Mr. Speaker, I am truly pleased to be here today to talk about the online news act.
I want to take a moment to express my sincere condolences to the family and loved ones of my friend and colleague, Jim Carr. Jim served Canadians with pride and dedication. He will be profoundly missed.
As I have been saying from the beginning, with Bill C-11, the online streaming act, and with Bill C-18, the current bill, Canada is leading the way. The whole world is watching. On the surface, the bill we are debating now is simply about ensuring fair compensation for Canadian media, but the issue is actually much bigger than that.
It is about protecting the future of a free and independent press. It is about ensuring that Canadians have access to fact-based information. It is about protecting the strength of our democracy, one of the most important legacies that we can leave to future generations, who will see the Internet and new technology play an increasingly larger role in their lives.
When the Internet first came along, we thought it was amazing. It was, and it still is. We were suddenly able to access information from around the world in a few simple clicks. Suddenly, we had an infinite number of possibilities at our fingertips, and we still do. We all love that.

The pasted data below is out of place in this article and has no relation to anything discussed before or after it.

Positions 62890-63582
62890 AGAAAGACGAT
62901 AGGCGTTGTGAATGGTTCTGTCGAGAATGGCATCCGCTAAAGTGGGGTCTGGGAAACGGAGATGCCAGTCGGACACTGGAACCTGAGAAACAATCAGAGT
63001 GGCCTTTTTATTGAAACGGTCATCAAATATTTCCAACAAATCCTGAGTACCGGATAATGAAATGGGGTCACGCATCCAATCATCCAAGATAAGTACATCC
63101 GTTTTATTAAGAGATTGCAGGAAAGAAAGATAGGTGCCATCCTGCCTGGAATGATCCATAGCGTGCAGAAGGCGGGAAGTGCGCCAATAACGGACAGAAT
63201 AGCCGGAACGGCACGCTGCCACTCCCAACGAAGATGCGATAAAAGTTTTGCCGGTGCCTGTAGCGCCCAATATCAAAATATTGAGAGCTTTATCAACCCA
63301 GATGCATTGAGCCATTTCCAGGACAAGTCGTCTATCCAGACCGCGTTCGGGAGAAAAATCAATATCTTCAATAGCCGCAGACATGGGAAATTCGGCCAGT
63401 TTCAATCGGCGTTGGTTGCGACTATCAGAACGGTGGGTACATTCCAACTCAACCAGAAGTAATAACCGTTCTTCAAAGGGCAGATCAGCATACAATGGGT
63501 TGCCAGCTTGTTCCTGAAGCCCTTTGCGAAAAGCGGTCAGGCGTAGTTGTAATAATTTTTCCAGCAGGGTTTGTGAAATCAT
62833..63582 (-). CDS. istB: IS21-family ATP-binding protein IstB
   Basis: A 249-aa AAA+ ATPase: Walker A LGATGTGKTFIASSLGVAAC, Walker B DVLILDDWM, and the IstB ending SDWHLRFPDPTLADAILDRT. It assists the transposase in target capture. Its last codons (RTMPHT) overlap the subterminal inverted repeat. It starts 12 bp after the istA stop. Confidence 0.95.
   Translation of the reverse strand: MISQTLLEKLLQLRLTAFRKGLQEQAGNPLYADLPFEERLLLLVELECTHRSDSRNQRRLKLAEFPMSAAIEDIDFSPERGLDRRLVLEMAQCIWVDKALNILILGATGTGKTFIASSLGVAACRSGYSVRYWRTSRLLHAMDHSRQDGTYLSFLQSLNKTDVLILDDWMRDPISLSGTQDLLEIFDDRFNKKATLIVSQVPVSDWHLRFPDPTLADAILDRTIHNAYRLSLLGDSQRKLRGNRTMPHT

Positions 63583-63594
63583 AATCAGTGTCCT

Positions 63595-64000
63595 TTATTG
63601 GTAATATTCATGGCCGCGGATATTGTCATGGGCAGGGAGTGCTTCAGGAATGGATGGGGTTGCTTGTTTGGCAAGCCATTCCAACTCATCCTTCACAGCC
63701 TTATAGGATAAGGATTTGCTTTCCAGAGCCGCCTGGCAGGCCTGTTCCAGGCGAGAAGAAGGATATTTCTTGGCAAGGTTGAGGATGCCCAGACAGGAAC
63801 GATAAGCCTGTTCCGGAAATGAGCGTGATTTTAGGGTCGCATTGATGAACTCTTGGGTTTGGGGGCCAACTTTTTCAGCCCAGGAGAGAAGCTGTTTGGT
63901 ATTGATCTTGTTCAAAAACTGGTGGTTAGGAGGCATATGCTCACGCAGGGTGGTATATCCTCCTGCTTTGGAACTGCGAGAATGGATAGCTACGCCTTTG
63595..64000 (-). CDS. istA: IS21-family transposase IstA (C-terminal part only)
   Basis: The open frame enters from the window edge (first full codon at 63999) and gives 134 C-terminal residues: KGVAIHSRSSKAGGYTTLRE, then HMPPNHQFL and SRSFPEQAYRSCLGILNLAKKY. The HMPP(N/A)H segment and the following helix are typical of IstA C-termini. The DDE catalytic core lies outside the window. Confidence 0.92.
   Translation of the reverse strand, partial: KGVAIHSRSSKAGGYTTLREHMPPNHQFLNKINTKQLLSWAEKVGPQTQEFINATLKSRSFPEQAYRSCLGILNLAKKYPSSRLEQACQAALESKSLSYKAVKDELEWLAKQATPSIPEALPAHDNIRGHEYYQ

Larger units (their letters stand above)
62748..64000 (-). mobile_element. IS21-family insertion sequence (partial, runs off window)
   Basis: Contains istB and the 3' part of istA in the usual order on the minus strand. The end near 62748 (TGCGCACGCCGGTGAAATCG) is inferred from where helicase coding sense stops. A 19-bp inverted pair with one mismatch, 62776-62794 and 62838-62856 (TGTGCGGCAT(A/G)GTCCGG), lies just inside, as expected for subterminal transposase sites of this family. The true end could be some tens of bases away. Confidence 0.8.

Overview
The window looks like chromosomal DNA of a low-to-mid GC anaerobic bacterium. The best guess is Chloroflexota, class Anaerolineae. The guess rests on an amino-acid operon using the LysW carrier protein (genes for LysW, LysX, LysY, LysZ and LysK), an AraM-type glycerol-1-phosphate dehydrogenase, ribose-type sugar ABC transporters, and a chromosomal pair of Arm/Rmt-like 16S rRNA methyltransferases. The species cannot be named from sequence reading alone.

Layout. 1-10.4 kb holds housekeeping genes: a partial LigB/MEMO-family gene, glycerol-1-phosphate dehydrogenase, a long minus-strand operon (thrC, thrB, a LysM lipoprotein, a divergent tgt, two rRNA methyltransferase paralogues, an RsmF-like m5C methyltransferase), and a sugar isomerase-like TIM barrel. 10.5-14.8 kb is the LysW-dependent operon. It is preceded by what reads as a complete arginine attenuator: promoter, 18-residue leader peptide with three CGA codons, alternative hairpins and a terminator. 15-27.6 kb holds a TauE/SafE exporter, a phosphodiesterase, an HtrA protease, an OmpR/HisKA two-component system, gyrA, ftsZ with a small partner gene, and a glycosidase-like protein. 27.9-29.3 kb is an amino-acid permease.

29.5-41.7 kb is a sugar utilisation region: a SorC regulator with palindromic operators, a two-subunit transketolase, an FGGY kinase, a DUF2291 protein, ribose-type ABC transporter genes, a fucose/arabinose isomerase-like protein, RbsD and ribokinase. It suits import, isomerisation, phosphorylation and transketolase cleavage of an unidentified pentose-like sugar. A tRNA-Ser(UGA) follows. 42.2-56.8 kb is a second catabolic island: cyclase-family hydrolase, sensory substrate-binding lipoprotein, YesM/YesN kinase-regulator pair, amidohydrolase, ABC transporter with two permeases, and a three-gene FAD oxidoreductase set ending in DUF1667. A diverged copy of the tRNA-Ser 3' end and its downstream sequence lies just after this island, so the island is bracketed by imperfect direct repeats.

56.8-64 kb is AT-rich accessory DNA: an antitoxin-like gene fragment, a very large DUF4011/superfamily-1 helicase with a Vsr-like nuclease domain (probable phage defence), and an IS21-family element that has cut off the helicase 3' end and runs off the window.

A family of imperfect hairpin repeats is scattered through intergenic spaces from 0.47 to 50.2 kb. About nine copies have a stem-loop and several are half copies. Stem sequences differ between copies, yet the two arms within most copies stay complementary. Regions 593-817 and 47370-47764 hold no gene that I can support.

That being said, it also brought incredible challenges.
The Internet has fundamentally changed the way we create, search and consume content, especially when it comes to news. Right now, our news sector is in crisis: 468 media outlets, newspapers, television, radio stations and news websites, closed between 2008 and last August, 84 of them since the beginning of the pandemic.
Why is this happening? More and more Canadians are turning to digital platforms like search engines and social media networks as gateways to find news. At the same time, the number of Canadians who read their news in print or watch it on TV is rapidly declining.
Right now, the news is largely disseminated by these platforms, but the companies creating that news are not benefiting from it as they should. The impact on our press has been devastating.
The numbers speak for themselves. Since 2010, about one-third of journalism jobs in Canada have disappeared. In the last 12 years, Canadian television stations, radio stations, newspapers and magazines, which depend on advertising revenue, have lost $4.9 billion, even though online advertising revenue in Canada surpassed $10 billion in 2021. The lion's share of that $10 billion went to the tech giants, which pocketed 80% of the revenue. The digital platforms dominate the advertising markets, so they can set their own terms, which are often unfair. In the midst of all this, the media has lost its economic influence. Right now, the digital platforms have absolutely no incentive to fairly compensate the media for its content.
The status quo is not an option and it never will be. There is absolutely no doubt that a free press, an independent and thriving press, is absolutely essential to our democracy.
We all rely on timely and accurate news to make rational decisions, to counter disinformation and to fully participate in our democracy. In these challenging times, we need it more than ever.
The pandemic gave us a strong reminder that access to quality information could literally save lives.